Brugmansia species

Brugmansia x candida in the garden created by Wendy Whiteley, Lavender Bay

Previously known botanically as Datura, these large shrubs or small trees are often called angel's trumpets, because of the bold, pendulous flowers which come in flushes about every six weeks from spring through to autumn. In full bloom, this is a spectacular sight and provides a dramatic tropical element to a garden.

Pink Brugmansia in the Royal Botanic Gardens, Sydney

The most commonly seen species is Brugmansia x candida (ht 3 - 4m), with its white blooms. A double form, 'Plena', is sometimes seen, and the cultivar 'Grand Marnier' has soft apricot flowers. Brugmansia aurea (ht 2 - 6m) has pale golden yellow flowers and there are hybrids with pink blooms, such as 'Ecuador Pink'. Brugmansia sanguinea (ht 2 - 3m) has orange-red flowers and is more frost hardy than the other species.

This genus is a member of the Solanaceae family of plants. Sometimes Nicotiana seedlings come up nearby my Brugmansia, and belonging to the same plant family, give it an echo on a smaller scale, especially the tall white Nicotiana sylvestris.

Brugmansia can grow fairly untidily, and one way of keeping them neat is to train them to a single trunk when they are young. The branches also need to be pruned every so often to maintain a compact form. This can be done severely in late winter or else progressively through the year, removing one branch every month or so.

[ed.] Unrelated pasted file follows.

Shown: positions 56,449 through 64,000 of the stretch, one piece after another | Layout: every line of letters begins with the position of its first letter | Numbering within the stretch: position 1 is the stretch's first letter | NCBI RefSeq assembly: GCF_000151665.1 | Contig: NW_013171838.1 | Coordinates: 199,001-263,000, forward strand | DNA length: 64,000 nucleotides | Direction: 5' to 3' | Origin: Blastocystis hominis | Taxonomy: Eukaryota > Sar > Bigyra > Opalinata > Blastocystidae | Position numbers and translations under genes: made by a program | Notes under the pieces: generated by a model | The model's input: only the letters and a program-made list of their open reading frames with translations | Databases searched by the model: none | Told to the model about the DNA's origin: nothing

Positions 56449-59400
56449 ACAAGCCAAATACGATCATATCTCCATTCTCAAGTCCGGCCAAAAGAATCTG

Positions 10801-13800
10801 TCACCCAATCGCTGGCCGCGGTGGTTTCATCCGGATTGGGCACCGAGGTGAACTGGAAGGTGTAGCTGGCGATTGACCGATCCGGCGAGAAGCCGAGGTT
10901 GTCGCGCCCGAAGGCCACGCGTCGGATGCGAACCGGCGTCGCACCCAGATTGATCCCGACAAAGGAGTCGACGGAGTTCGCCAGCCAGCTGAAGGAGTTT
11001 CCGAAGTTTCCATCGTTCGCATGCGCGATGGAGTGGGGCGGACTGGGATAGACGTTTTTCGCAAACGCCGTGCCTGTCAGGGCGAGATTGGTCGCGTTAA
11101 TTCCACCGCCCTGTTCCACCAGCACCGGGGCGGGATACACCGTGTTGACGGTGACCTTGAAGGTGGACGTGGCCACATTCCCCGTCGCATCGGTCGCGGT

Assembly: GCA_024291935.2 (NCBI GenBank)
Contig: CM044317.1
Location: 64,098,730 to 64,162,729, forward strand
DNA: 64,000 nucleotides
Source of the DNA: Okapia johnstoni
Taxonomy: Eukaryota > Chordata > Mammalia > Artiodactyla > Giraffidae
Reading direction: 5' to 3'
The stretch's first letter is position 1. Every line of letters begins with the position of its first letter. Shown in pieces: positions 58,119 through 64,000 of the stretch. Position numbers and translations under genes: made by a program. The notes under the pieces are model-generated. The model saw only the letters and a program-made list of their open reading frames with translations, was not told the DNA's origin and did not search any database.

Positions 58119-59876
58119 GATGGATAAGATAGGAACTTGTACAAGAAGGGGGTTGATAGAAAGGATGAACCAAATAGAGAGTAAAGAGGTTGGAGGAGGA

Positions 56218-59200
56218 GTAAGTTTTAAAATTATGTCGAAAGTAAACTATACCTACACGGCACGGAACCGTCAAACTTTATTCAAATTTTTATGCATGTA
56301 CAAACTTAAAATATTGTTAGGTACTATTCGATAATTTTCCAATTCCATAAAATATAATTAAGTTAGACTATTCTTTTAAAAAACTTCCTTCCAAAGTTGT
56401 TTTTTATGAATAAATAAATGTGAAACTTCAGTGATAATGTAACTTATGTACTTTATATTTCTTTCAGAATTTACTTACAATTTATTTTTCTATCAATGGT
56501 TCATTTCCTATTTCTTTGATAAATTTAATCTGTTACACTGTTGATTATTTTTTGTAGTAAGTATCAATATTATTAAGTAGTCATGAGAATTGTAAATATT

Apricot Brugmansia trained as a small tree in the Royal Botanic Gardens, Sydney

Brugmansia originated in South America and are generally regarded as frost sensitive. They prefer sun, good soil and sufficient water. All parts of the plant are poisonous. Protect from snails. The plant is fairly easy to propagate from cuttings. Note that the root systems of these plants can become huge, and so can affect the growth of nearby specimens, so appropriate placement is important. Removing the stump of a Brugmansia can be a Herculean task!

Flowers in January, February, March, April, May, June, July, August, September, October, November, December.

 Out now in my Sydney Garden.